African Journal of Paediatric Surgery About APSON | PAPSA  
Home About us Editorial Board Current issue Search Archives Ahead Of Print Subscribe Instructions Submission Contact Login 
Users Online: 1095Print this page  Email this page Bookmark this page Small font size Default font size Increase font size 
 
ORIGINAL ARTICLE
Year : 2012  |  Volume : 9  |  Issue : 2  |  Page : 98-101

Dismembered pyeloplasty for ureteropelvic junction syndrome treatment in children


1 Department of Pediatric Surgery, Centro Hospitalar do Porto, Porto; Life and Health Sciences Research Institute, University of Minho, Braga, Portugal
2 Department of Pediatric Surgery, Centro Hospitalar do Porto, Porto, Portugal
3 Department of Urology, Centro Hospitalar do Porto, Porto, Portugal, Portugal

Correspondence Address:
João Moreira-Pinto
Serviço de Cirurgia Pediátrica, Centro Hospitalar do Porto, Rua da Boavista, 827, 4050-111 Porto
Portugal
Login to access the Email id

Source of Support: None, Conflict of Interest: None


DOI: 10.4103/0189-6725.99392

Rights and Permissions

Background: Open dismembered pyeloplasty remains the preferred surgical technique for ureteropelvic junction syndrome (UPJS) in most paediatric urology units. The authors present their experience of 230 patients and describe their form of presentation, treatment and early and long-term results. Materials and Methods: Retrospective analysis of clinical records of 230 patients submitted to dismembered pyeloplasty in an 8-year period, from 1999 until 2007. Pre-operative data, early and long-term complications were registered. Image studies included renopelvic ultrasonography, mercapto-acetyl triglycine (MAG3) renal scan with furosemide test and, in some cases, elimination urography and retrograde cystography. Pre-operative and post-operative results were compared. Results: Median age of our patients at time of surgery was 14.9 months (range: 21 days until 16.6 years). The majority of patients were male (72%, n = 166) and 74% (n = 120) had pre-natal diagnosis. The majority of hydronephrosis were in the left side (61%, n = 141). There were only 3% of complications in early post-operative period: four had acute pyelonephritis, two had renocutaneous fistula and one died due to respiratory failure. Mean follow-up period was 5 years, ranging from 12 months to 9.7 years. There was only one case of recurrence with the need of reoperation. Comparing pre-operative and post-operative imaging results, we found that 89% had normal renal function, 7% diminished but better than before and 2% equal as before surgery. Conclusion: Open dismembered pyeloplasty is a safe and effective treatment in paediatric UPJS.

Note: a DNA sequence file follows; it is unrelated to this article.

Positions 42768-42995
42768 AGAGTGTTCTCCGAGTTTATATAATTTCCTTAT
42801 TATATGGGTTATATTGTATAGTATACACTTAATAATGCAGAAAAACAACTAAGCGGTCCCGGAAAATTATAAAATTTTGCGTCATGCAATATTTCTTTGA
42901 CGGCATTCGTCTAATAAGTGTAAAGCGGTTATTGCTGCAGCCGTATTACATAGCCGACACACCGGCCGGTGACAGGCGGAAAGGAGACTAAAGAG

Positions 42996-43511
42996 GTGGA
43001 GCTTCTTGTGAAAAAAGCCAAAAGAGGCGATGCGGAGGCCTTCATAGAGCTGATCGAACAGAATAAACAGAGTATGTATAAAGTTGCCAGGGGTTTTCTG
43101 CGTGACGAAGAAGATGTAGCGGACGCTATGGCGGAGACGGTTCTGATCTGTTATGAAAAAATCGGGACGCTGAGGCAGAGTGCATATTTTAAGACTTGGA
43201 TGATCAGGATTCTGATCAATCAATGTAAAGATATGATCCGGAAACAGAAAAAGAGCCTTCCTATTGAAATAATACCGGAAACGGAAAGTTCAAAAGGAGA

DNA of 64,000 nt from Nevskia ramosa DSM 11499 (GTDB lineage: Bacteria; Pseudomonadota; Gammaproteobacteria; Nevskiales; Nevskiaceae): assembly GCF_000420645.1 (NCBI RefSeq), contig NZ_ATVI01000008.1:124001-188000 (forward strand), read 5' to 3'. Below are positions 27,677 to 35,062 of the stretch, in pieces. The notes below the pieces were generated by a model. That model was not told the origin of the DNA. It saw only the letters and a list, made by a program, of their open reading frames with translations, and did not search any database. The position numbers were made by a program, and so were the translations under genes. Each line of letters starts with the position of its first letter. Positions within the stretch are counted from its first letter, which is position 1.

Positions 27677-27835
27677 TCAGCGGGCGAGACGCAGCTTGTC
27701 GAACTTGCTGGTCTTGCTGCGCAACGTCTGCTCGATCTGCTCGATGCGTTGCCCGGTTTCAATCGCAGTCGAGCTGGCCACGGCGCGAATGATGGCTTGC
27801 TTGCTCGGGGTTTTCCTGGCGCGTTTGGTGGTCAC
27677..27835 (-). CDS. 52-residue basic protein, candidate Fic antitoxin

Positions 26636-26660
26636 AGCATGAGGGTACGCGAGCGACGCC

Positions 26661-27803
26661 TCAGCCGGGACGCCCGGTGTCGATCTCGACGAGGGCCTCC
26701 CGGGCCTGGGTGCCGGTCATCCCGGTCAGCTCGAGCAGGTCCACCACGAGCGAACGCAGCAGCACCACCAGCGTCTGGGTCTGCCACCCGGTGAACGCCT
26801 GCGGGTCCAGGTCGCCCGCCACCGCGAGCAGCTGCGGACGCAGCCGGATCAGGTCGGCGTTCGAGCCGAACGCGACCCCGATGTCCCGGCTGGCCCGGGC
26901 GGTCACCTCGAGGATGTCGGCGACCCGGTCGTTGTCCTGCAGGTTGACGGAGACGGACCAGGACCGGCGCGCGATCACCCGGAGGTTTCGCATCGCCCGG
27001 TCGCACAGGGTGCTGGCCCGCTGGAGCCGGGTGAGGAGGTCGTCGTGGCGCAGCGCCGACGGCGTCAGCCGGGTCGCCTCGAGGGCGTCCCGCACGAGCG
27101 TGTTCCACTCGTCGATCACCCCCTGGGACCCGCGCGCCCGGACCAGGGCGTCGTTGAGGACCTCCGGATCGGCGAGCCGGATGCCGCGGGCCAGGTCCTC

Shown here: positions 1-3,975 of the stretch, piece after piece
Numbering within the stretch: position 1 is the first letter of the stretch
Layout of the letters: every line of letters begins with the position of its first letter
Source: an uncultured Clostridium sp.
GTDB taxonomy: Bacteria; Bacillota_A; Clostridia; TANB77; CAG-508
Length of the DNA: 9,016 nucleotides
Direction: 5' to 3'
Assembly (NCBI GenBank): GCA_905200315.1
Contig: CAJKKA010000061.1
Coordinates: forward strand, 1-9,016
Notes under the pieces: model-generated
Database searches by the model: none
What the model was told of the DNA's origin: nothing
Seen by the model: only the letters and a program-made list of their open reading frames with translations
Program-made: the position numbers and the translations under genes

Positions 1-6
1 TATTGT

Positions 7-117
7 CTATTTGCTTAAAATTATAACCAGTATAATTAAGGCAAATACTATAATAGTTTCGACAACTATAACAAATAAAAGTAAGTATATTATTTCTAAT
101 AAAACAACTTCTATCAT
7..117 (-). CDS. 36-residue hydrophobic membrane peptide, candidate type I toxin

[FULL TEXT] [PDF]*
Print this article     Email this article
 Next article
 Previous article
 Table of Contents

 Similar in PUBMED
   Search Pubmed for
   Search in Google Scholar for
 Related articles
 Citation Manager
 Access Statistics
 Reader Comments
 Email Alert *
 Add to My List *
 * Requires registration (Free)
 

 Article Access Statistics
    Viewed3869    
    Printed167    
    Emailed0    
    PDF Downloaded215    
    Comments [Add]    
    Cited by others 1    

Recommend this journal